By Debbie James

One of my enduring childhood memories is mart day, always a Wednesday and always at Carmarthen.

The day would start very early for my parents, often at 4.30am, as the cows had to be milked before the trailer was hitched up and the cattle loaded.

At that time the mart occupied a town centre site and Wednesday was the day when the countryside descended on the town, with farmers travelling from miles around to buy and sell livestock.

It was a hub of activity, with a convoy of livestock boxes snaking their way into the town.

Sale day was the highlight of the week for the region’s farming community, not only a place to sell cattle and sheep, but a social lifeline.

Farmers caught up on rural gossip around the pens and auction rings while their families shopped in the town or, as we often did, tucked into a custard slice or jam doughnut in the mart café. For that reason alone, it was the best day of the week.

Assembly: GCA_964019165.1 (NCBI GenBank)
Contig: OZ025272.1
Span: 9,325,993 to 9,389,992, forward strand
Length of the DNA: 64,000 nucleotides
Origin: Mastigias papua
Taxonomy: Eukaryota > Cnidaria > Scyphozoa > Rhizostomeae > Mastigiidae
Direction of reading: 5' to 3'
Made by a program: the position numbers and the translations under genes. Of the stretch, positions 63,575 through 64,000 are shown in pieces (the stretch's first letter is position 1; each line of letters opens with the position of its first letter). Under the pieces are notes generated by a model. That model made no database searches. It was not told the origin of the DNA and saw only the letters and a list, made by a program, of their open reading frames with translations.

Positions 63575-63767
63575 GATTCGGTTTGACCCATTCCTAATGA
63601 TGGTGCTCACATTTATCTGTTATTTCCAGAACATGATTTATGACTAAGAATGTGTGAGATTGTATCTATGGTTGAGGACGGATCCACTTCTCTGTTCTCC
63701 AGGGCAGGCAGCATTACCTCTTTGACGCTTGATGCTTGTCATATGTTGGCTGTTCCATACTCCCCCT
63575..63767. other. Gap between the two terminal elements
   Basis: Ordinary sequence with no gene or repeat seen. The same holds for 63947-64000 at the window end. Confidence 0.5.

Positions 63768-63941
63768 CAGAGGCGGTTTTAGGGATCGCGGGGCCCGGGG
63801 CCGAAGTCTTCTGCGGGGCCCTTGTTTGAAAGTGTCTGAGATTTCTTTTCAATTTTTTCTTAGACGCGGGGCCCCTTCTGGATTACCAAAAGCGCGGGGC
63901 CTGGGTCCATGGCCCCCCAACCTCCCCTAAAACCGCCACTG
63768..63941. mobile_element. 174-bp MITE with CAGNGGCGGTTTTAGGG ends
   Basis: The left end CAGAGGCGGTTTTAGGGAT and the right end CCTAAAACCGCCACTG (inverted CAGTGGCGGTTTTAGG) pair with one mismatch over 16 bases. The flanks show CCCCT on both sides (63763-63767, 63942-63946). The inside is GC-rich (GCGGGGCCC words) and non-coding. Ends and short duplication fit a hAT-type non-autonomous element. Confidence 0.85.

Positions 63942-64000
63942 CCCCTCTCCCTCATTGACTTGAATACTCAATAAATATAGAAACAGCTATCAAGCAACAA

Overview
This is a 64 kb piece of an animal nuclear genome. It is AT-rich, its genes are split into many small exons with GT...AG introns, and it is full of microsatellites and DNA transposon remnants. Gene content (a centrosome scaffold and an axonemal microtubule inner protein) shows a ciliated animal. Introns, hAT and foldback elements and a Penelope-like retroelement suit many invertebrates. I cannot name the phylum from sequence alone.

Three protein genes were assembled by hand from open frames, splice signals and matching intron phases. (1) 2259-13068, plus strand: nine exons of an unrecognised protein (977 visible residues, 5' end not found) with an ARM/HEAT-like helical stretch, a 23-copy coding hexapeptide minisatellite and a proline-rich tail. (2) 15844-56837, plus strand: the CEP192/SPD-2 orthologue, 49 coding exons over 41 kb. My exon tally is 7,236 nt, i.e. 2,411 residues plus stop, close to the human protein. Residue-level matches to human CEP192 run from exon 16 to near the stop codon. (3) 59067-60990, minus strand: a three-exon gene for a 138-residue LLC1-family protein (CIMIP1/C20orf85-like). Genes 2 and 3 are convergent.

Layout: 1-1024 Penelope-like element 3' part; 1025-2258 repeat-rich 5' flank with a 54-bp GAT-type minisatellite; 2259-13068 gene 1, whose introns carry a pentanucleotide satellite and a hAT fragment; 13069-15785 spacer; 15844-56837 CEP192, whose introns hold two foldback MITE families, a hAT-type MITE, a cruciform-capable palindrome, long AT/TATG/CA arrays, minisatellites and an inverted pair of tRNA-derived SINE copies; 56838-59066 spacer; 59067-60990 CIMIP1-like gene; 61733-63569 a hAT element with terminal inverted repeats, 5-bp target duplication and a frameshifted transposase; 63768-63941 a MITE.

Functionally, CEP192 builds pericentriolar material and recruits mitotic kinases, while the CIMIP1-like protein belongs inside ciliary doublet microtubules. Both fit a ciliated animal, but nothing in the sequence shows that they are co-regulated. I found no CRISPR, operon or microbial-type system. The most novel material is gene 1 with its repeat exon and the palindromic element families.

A day out with like-minded people can help us all keep everything together and is good for the mind and soul.

For farmers, a weekly visit to the mart can be where they get that sustenance.

Marts make a unique contribution to Wales’ often remote rural communities so it is inconceivable that many are closing.

There will be more casualties too as many have been closed for several months due to the pandemic and may not reopen.

It's always sad to see an institution close, especially a once-busy market.

Nearly every town once had a market. A reason why they got going in the 1960s was to provide visibility and price transparency around what stock are worth.

They ensure that a fair trade is achievable for all livestock producers, through the competitive and transparent bidding platform that the live ring provides.

They have a critical function for setting a value for livestock specification.

And the mental health benefits provided by a vibrant auction mart business should not be underestimated.

Then there is the employment they provide – over 3,000 jobs across the UK are at livestock marts.

Closures are having a downward spiral on the rural economy, let’s hope it can be adjusted.